BRAWLEY — Two Imperial Valley distance runners — Arcy Selk and Curtis McLaurin — have logged speeds fast enough to blaze a trail down to the 2021 Boston Marathon taking place Monday, Oct. 11.    

Runners must win a qualifying race to compete in the Boston Marathon. A qualifying race is normally a marathon before the Boston Marathon. There are different times for different age groups and what is special about this time is that it’s the only Boston Marathon ever run in October. 

Seven minutes were taken off qualifying times this year, so Selk and McLaurin had to log even faster times to qualify. 

Selk and McLaurin marked their qualifying times at the Saturday, Jan. 30, Yuma Marathon. McLaurin placed seventh overall at 3:04 and change, while Selk won her division at just over three hours.

The official results for Yuma Marathon times were released in the summer, then submission for the Boston Marathon applications opened based on time. Next, the process required official time and identity verification. After a three-day wait, confirmation letters and emails were sent out to notify all qualifiers. 

Anyone from around the world can apply, but only an allotted number of runners were designated to each age category. Two percent of applicants were accepted for each age group. To get in means that you are competing against runners from around the world in your age group.

This is McLaurin’s third Boston Marathon and Selk’s first. 

As per participants, there are 20,000 runners overall which equates to roughly 150,000-200,000 who put in to run the Boston Marathon.    

“Since I’ve ran it before, I just want to finish it,” said McLaurin. “I don’t have a particular goal. This is my grand finale and last marathon. I just want to finish the race healthy. That is the main goal this time.”   

Selk has been running for six years. “I just want to finish (the Marathon),” she said. 

This will be Selk’s 10th marathon, running everywhere from Washington state, Oregon, and Nevada to New Mexico.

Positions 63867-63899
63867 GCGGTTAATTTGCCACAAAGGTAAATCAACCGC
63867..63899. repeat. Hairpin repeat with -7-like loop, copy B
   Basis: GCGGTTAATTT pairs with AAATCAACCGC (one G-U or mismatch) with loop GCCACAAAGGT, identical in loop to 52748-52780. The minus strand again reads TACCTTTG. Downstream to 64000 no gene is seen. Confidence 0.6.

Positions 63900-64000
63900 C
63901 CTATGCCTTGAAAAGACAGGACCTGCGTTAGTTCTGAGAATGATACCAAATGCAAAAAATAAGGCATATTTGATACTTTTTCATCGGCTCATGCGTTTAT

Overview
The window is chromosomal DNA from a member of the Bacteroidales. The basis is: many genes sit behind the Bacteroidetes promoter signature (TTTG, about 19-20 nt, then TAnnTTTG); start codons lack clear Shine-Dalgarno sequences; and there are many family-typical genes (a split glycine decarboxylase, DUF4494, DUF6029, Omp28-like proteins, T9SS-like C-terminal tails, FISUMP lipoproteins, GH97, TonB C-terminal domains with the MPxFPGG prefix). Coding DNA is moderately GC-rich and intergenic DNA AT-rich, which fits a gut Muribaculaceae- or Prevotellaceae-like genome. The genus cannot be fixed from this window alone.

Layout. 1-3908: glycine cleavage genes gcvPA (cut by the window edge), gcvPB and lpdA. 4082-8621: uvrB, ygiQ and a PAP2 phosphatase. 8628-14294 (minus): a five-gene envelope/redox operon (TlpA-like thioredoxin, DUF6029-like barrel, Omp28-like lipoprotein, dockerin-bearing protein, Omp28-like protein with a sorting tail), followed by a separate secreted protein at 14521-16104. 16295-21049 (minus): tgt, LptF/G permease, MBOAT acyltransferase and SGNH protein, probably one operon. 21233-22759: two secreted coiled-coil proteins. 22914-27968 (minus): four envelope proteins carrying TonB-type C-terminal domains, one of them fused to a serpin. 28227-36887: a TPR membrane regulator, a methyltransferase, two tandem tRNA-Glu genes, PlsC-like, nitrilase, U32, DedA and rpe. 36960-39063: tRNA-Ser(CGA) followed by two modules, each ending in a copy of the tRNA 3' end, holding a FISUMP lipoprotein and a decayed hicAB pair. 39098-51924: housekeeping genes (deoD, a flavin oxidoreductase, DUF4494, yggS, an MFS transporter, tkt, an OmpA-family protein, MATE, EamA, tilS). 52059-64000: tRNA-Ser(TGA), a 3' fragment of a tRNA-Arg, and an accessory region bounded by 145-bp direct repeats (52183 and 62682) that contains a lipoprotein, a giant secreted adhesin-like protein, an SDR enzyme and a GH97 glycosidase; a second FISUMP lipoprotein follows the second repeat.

“I would run 5K then jumped to 100 miles, then worked back down to half-marathon, then full marathon,” said Selk. “(After the first marathon), I noticed that training makes you stronger. It’s not just about being fast. You also have to have strong legs.”

Selk specializes in ultra-marathons, which are races that exceed 42.2 km as opposed to marathons which top out at 42.195.  

“Since I prefer ultra-marathons, I wasn’t really interested in the Boston Marathon until coach Curtis suggested that we should go for it,” said Selk. “He trained me for three months. Coach Curtis taught me that I had to do different routines like uphill and tempo.” 

Curtis McLaurin and Arcy Selk

Curtis McLaurin and Arcy Selk prepare for the Boston Marathon scheduled for Monday, Oct. 11.

McLaurin has been running since he was 12 at different distances. 

“I run for fun, for therapy as a lot of us runners do,” said McLaurin. “As you get slower, you just run farther. That’s the goal for distance runners. We’re fast at shorter parts, and we get better as we grow. Running is definitely a technique sport. Learning technique helps the runner become even stronger as they grow.”

The Boston Marathon course has different terrains and is challenging. 

The Marathon actually starts in Hopkinton, Massachusetts and runs into Boston. 

As per runners, through the course, the first part is a low-grade downhill which gets flat for a little while before they hit rolling hills. At mile 20, the course traverses ‘heartbreak-hill’ at which point the runners run up other hills then a downhill ensues into the main city of Boston for the finish line. 

“The main challenge is being there with people, for the first time, that everybody is the same,” said McLaurin. “There are many obstacles that we face as Valley runners, but we represent the Valley so that’s what our life is about. Everybody out here in the Valley faces challenges that nobody could truly understand.”

Selk and McLaurin can be tracked online during the race at baa.org which begins Monday, Oct. 11 at 6 p.m.    


Two Imperial Valley distance runners — Arcy Selk and Curtis McLaurin — have logged speeds fast enough to blaze a trail down to the 2021 Boston Marathon taking place Monday, Oct. 11.

Runners must win a qualifying race to compete in the Boston Marathon. A qualifying race is normally a marathon before the Boston Marathon. Selk and McLaurin marked their qualifying times at the Saturday, Jan. 30, Yuma Marathon. McLaurin placed seventh overall at 3:04 and change, while Selk won her division at just over three hours.

Two percent of applicants were accepted for each age group. This is McLaurin’s third Boston Marathon and Selk’s first. Selk and McLaurin can be tracked online during the race at baa.org which begins Monday, Oct. 11 at 6 p.m.


CREDITS
• ECRMC Story: Written by Javier Guerrero. https://bit.ly/2WRxCaX


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Video editing by Alexis Soto

   

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